And fruit, in its various forms, is abundant in vitamins.
Too many vitamins can however cause harm. Once more, it depends on the person, and the vitamin. But for example, too much vitamin A can over time actually lead to reduced bone strength and be a contributing factor in osteoporosis, and too much vitamin C can cause stomach cramps and digestive issues.
When it comes to overconsumption, experts say that supplements are much more commonly the problem as opposed to whole fruits; and that exceeding vitamin RI is not easy to do from food alone.
Those who are susceptible to problems caused by too much vitamin C, such as digestive issues, might try avoiding citrus fruits or acidic fruit juices, and instead opt for milder whole fruits (with the skin removed, if necessary).
To ensure you aren’t getting too much of one thing and not enough of another, the best practice is variety.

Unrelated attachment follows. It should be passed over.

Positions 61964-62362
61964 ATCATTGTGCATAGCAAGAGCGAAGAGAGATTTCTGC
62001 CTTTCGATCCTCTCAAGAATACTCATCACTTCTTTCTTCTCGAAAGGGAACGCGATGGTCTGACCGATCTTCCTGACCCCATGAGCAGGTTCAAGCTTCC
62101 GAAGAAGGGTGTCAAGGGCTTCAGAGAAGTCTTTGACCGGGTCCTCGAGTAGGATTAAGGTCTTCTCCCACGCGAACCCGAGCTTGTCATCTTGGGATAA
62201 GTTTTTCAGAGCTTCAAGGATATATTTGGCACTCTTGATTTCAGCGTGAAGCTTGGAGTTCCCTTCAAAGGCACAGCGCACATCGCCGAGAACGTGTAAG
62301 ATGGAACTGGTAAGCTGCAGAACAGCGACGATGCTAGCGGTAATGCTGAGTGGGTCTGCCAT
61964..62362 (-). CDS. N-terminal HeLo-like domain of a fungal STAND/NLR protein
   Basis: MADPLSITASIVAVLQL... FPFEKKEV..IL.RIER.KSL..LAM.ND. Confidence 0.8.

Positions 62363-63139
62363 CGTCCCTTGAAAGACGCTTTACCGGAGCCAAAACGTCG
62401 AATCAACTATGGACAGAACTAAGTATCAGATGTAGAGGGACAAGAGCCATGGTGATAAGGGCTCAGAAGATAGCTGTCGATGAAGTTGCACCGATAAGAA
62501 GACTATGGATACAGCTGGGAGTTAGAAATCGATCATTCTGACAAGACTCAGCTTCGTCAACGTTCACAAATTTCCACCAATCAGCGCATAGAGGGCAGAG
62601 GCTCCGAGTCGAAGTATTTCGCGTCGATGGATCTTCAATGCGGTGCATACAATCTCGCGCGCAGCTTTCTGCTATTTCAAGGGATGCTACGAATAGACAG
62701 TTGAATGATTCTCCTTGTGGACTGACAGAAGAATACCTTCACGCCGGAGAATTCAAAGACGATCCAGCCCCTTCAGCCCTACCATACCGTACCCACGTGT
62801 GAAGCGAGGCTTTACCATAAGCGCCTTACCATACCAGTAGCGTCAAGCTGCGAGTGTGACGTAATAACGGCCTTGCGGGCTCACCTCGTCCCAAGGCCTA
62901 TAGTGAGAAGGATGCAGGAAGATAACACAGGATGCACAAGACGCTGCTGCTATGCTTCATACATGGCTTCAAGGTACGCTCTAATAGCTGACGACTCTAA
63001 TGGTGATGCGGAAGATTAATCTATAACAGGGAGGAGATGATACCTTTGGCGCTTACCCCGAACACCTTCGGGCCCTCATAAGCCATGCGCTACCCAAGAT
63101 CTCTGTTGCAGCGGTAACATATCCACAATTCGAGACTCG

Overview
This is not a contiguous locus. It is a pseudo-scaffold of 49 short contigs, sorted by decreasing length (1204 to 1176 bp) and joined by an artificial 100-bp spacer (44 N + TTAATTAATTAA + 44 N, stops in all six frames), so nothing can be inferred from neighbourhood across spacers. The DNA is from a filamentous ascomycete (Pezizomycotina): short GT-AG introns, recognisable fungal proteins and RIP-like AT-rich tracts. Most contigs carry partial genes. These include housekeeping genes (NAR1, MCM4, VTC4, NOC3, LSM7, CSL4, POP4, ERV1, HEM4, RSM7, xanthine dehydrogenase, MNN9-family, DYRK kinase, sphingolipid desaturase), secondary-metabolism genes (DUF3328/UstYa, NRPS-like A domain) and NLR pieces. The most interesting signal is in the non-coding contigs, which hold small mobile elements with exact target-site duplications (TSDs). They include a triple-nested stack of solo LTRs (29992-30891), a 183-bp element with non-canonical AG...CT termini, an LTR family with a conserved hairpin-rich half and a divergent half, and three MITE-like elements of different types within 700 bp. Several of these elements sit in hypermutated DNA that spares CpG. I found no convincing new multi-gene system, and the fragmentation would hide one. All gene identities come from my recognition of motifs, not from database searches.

What’s the Optimum Amount?
Opinions vary, but two to three pieces of whole fruit per day is what many experts generally lean towards as the optimum level of consumption.
The general consensus is that you should be aiming for five servings of fruit and vegetables a day (not five servings of each) and, as discussed above, that a variety of items should constitute this. A serving size is 80 grams.
When it comes to fruit, diversity is just as important as quantity, to ensure you’re getting the full range of health benefits.
What’s more, fruit should not be considered an antidote to a diet which is otherwise unhealthy. If you’re concerned about consuming too many calories or too much sugar, it’s important to look at your diet as a whole, and not just how much fruit you eat.